If you're not already familiar with descendant selectors, you can read up on them here: http://www.w3.org/TR/REC-CSS2/selector.html#descendant-selectors

An Example With Text Ads

For this example, let's assume that we're going to be displaying 5 text ads in a 120x600 space (using the Display Multiple Ads option from the Code Wizard), so each of the text ads occupies a 120x120 box.

First, you will need to include the following CSS rules in your stylesheet (remember: you don't want to embed these CSS rules within the ad content itself!):


div#textad {
  background-color: #FEFFE7;
  border: 1px solid #000000;
  font-family: Arial, Helvetica, sans-serif;
  font-size: 10px;
  height: 106px;
  line-height: 12px;
  margin: 0px;
  padding: 6px;
  width: 106px;
}

div#textad a {
  font-size: 12px;
  font-weight: bold;
  line-height: 14px;
  margin: 0px;
  padding: 0px;
  text-decoration: underline;
}

div#textad a.top_link {
  color: #00386B;
}

div#textad p {
  color: #000000;
  margin: 0px;
  padding: 0px;
}

div#textad a.bottom_link {
  color: #356C00;
}

/* Begin IE box model hack \*/
 * html div#textad {
   height: 120px;
   width: 120px;
 }
/* End IE box model hack */

Next, you will need to load each of your text ads into the ad server using the following code as a template:


<DIV id="textad">
  <A href="http://www.google.com/" class="top_link">Google Mock #1</A>
  <P>
    Search for anything
    you can imagine in
    over 8 billion web
    pages from that
    marvelous Internet
    thing we all love.
  </P>
  <A href="http://www.google.com/" class="bottom_link">www.google.com</A>
</DIV>

Finally, if you put everything together, you should see that your CSS rules are only applied to <P> and <A> tags that are descendants of an outer <DIV id="textad"> tag. This allows the actual HTML markup for the text ad itself to be very compact. More importantly, it's very easy for you to go back and change the style of your text ads with this approach since your CSS rules are all in one place. You're not limited to a single set of CSS rules though. If you're running the same text ads on multiple sites, you can by all means have a separate stylesheet for each site that use different color schemes to match the design of each site.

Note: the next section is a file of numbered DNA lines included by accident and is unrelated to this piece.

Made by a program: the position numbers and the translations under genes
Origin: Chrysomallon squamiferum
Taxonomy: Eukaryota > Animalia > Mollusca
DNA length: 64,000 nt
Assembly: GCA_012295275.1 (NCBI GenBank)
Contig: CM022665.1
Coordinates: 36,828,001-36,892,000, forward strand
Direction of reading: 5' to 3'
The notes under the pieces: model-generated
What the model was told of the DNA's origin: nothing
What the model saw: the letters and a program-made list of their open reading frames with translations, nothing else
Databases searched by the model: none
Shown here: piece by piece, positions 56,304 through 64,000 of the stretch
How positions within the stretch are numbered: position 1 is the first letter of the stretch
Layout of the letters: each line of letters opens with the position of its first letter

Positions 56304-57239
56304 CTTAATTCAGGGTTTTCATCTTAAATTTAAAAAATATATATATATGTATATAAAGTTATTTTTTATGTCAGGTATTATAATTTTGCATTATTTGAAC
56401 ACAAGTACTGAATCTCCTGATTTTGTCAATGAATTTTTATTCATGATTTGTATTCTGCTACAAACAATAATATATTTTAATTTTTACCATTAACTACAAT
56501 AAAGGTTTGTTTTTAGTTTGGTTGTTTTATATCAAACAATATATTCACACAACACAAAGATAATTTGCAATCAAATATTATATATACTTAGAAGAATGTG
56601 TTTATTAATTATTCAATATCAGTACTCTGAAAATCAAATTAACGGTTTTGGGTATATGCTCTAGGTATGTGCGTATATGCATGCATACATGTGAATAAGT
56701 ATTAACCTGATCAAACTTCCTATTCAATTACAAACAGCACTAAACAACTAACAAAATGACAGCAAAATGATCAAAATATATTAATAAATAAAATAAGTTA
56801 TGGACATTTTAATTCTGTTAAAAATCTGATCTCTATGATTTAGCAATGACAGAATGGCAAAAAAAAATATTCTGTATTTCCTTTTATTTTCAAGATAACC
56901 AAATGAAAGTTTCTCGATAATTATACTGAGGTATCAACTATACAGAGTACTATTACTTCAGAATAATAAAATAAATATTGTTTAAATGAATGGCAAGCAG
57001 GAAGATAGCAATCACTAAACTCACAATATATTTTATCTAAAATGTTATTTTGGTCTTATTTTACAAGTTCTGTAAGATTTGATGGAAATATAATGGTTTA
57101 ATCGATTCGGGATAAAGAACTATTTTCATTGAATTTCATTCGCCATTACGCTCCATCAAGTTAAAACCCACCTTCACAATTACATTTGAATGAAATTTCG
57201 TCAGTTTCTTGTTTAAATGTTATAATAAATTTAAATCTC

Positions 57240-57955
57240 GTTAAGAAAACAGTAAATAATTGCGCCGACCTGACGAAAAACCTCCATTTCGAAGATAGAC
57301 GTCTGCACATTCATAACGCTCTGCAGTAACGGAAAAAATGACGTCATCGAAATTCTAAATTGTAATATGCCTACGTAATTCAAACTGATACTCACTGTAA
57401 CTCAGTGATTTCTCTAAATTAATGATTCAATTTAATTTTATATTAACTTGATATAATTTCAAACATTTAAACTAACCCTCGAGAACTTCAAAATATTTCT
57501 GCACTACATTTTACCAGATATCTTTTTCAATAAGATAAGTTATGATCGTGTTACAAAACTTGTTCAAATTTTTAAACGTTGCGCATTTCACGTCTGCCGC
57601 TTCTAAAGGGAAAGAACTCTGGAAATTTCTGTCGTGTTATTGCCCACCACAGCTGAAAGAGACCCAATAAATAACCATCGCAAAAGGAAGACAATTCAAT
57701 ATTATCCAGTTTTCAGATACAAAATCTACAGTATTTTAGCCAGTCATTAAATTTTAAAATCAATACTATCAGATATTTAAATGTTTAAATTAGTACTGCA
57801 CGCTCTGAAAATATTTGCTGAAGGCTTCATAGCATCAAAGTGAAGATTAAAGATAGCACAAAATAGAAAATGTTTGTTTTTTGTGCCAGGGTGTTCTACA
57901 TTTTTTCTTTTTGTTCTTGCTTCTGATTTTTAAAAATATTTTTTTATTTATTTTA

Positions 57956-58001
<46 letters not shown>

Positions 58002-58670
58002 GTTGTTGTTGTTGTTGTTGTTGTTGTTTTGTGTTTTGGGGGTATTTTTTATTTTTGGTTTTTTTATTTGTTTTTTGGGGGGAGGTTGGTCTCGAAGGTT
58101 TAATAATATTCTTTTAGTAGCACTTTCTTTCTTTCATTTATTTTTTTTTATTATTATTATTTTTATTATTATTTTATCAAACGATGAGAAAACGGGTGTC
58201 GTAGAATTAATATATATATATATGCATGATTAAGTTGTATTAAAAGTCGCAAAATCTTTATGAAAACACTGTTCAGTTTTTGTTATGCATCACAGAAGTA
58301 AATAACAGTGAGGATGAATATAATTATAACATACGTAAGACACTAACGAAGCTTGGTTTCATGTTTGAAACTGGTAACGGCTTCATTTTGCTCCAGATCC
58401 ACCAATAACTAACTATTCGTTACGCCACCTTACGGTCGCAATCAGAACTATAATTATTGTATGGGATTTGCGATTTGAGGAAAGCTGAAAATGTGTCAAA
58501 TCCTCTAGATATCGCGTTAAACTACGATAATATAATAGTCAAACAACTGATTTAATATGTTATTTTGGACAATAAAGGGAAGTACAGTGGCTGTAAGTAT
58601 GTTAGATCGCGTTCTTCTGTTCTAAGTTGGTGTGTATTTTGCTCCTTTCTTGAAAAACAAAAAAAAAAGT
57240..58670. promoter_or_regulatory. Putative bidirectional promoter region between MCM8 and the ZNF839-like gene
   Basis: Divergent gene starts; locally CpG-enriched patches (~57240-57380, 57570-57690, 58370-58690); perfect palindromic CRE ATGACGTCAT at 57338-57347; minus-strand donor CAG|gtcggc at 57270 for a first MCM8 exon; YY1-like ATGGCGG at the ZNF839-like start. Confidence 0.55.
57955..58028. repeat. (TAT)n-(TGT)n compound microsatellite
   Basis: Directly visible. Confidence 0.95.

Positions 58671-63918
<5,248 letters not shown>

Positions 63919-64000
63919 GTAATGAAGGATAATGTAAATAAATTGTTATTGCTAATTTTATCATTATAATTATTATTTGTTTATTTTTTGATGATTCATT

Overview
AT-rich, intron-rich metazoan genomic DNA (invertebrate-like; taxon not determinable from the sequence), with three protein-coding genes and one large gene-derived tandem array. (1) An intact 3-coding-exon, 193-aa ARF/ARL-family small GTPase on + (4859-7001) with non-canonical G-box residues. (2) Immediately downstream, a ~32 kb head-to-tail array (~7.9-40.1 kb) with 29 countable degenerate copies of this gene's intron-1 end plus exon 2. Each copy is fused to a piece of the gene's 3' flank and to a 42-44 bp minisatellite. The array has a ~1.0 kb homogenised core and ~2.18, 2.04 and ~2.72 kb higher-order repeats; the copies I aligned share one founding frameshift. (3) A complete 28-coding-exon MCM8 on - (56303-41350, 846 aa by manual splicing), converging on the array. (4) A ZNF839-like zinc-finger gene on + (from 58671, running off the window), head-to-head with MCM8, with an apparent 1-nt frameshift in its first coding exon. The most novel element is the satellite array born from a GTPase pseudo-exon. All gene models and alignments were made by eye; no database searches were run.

Make It Easy To Customize

When you provide text ads to publishers, they will more than likely want to customize colors and fonts to match the look and feel of their own content. One option is to allow the publisher to create their own stylesheet or incorporate the CSS rules for the text ads into their existing stylesheet. Another way is to provide them with your stylesheet and allow them to override the CSS rules that they want as is done in the following example:


<LINK rel="stylesheet" type="text/css" href="http://www.yoursite.com/css/textad.css">

<STYLE type="text/css">
div#textad { background-color: #E7FFF7; }
div#textad a.top_link { color: #00376B; }
div#textad p { color: #000000; }
div#textad a.bottom_link { color: #00686C; }
</STYLE>

<!-- BEGIN TEXT AD CODE -->
... generated code from code wizard goes here ...
<!-- END TEXT AD CODE -->

You can see that the code above loads your stylesheet and then overrides the color choices. The rest of your CSS rules will be applied as-is because they were not redefined.

HTML E-mail

While the ad server can insert ads into HTML formatted e-mail messages, you need to be aware of several limitations shared by the vast majority of e-mail client software:

Given those limitations, it is not possible for the ad server to dynamically insert Flash or other types of HTML content into HTML formatted e-mail messages. This means that you are limited to displaying graphic banners in the common GIF, JPG or PNG formats. Fortunately, if you use the E-mail Banner Code Wizard to generate code for placement into HTML formatted e-mail messages, the ad server will intelligently skip over non-graphic banners that might be assigned to a zone. This prevents problems with broken images due to unsupported media types and also eliminates the need to set up and maintain special graphic banner only zones for HTML formatted e-mail messages.